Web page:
Dissident Chinese poet Liao Yiwu spoke about his escape this year from Chinese persecution and performed on Chinese flute Tuesday afternoon at a lecture hosted by Harvard’s Fairbank Center for Chinese Studies.
At the event, entitled “A Poet in Exile: A Dialogue with Liao Yiwu,” Liao recited his poem “Massacre,” the work for which he was imprisoned and tortured for over four years.
“I think it was really courageous of him to perform a chant that brings out haunting emotions for him—it was the piece that put him in jail,” said attendee Heejoon Choi ’15.
Liao’s reading of the piece, entitled “Massacre” and performed in howls and ritualistic Chinese chants, was notable given the contentious history of the poem. Communist authorities had detained Liao in China largely because he refused their demands that he not recite “Massacre” abroad, as the poem was inspired by the brutal government crackdown at Tiananmen Square in 1989. After applying for more than 15 exit visas, the former political prisoner finally left China, fleeing through Vietnam and eventually reaching Germany in July of this year.
“[Liao] was actually taken by the police in the middle of our phone conversation,” said moderator Rowena X. He of the department of East Asian Studies, describing communications with the poet earlier this year that culminated in yesterday’s dialogue. “He was told that there was no way he would be able to speak at Harvard.”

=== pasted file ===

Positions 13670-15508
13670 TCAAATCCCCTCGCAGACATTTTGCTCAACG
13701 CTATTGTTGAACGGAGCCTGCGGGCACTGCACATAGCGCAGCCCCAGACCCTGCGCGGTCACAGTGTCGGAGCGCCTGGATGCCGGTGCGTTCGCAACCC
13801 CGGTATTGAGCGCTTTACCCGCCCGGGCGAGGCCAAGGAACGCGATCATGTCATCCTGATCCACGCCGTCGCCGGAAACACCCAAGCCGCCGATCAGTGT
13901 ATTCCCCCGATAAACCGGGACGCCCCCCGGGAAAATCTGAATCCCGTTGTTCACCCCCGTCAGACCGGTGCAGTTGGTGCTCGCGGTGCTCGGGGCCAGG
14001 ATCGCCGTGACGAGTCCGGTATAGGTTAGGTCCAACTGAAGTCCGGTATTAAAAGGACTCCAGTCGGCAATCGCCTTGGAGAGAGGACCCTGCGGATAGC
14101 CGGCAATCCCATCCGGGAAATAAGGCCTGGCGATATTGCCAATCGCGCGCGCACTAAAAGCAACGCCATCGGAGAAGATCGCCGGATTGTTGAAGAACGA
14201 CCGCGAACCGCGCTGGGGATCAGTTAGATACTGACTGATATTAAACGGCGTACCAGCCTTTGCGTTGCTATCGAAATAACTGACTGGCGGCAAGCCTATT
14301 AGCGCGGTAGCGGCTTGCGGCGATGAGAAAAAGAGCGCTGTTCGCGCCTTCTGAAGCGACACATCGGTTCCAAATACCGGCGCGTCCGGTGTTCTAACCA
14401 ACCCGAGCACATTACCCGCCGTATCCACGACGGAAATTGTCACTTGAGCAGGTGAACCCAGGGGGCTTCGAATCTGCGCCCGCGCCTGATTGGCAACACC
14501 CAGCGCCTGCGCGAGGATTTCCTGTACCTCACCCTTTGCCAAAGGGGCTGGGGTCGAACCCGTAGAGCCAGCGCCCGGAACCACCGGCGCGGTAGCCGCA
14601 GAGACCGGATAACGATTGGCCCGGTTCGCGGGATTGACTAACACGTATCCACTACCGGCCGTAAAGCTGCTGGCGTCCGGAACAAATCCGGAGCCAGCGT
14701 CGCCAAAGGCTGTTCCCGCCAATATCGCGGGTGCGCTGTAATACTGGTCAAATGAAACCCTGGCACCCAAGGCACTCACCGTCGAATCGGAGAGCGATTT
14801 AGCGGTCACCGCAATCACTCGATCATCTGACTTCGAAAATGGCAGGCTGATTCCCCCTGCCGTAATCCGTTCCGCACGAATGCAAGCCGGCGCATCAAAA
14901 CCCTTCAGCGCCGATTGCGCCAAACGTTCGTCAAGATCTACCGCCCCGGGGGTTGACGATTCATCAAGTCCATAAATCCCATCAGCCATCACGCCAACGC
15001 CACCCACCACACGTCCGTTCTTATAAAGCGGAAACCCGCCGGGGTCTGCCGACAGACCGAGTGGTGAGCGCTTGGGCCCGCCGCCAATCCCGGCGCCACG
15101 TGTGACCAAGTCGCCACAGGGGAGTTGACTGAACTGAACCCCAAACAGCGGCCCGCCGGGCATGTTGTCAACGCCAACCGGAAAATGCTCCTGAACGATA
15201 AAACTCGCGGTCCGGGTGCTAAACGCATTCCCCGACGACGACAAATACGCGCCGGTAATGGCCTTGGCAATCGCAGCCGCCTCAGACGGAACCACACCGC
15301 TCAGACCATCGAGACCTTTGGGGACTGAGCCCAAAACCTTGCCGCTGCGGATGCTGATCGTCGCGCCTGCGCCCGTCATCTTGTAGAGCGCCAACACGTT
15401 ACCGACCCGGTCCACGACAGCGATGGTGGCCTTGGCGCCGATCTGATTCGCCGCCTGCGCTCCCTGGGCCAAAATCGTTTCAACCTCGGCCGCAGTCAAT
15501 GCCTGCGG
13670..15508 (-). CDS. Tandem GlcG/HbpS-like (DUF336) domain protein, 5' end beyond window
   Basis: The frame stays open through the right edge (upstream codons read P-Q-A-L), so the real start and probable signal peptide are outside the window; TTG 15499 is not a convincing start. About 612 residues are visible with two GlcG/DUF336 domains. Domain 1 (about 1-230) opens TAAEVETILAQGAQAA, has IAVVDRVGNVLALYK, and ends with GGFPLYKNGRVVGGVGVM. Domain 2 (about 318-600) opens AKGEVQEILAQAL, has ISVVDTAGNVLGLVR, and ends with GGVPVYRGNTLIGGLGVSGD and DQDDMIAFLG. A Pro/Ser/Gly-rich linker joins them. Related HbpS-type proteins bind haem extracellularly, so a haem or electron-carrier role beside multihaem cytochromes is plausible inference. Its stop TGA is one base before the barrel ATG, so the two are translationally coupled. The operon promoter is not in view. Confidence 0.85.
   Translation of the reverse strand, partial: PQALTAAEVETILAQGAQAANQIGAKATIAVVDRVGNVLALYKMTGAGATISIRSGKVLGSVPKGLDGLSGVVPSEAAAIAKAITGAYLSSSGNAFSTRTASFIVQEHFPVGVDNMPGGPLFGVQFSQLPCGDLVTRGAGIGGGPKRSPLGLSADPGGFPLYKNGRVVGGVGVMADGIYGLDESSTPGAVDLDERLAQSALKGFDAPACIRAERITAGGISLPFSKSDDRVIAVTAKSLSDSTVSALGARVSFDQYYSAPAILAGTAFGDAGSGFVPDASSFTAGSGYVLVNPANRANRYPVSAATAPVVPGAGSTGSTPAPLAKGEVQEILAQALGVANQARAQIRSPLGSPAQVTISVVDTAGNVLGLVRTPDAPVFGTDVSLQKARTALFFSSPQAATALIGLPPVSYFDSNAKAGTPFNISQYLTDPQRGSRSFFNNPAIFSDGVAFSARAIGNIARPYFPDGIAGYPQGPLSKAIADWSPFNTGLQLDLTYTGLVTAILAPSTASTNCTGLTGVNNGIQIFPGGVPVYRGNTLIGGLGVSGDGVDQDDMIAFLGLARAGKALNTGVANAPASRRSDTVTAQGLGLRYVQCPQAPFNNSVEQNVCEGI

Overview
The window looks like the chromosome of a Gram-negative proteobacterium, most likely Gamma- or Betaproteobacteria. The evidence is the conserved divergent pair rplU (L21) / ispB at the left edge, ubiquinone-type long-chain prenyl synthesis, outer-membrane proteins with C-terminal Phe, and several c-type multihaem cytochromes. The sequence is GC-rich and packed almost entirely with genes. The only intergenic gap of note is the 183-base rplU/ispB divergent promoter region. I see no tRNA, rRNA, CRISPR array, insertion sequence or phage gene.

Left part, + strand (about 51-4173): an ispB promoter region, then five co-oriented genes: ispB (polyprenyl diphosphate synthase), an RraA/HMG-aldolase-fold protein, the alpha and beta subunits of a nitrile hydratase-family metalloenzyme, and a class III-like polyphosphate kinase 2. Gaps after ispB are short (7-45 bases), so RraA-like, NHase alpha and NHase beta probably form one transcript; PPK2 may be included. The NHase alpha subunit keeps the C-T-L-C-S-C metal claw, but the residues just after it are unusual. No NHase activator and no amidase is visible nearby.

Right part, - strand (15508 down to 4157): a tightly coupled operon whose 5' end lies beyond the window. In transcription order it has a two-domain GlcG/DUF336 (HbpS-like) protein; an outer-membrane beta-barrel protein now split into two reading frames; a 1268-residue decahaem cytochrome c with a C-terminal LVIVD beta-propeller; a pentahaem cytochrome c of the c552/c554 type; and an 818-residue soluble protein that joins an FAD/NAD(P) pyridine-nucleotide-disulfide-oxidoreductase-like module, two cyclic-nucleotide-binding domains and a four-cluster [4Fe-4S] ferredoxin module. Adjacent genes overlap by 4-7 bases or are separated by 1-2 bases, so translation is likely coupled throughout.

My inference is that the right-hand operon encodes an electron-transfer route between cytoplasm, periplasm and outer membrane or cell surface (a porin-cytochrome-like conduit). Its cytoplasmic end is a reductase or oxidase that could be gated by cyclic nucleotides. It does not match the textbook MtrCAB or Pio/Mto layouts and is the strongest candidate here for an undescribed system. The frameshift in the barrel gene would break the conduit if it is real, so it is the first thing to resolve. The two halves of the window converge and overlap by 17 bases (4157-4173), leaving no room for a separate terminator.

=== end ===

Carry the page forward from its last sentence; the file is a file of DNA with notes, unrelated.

Liao made his precipitous escape to the West within the last few months and began a tour promoting his book “God is Red,” which tells the stories of persecuted Chinese Christians.
Even as Liao discussed Chinese repression, Tuesday’s dialogue was also punctuated by laughter, as the audience applauded his jokes at the expense of the Chinese government.
“I think I would rather be ruled by a pig than a Chinese leader like Mao [Zedong] or Deng [Xiaoping],” Liao said. “At least a pig makes a sound when it’s eating.”
The event itself focused on the work of Liao since 1989. A prominent state-sponsored poet in the 1980s, Liao fell from grace after an audio recording of “Massacre” came to light. He was arrested, along with his pregnant wife, and imprisoned for four years. Twice he attempted suicide.
But he survived and began to memorize the stories of his fellow prisoners.
“My head would be exploding from their stories, so I turned my head into a tape recorder,” Liao said. He added that these narratives became the foundation for his recent books, now banned in China, that recount the stories of everyday people.
“I’m not a writer, not a murderer,” he said. “I’m just a tape recorder of my era.”
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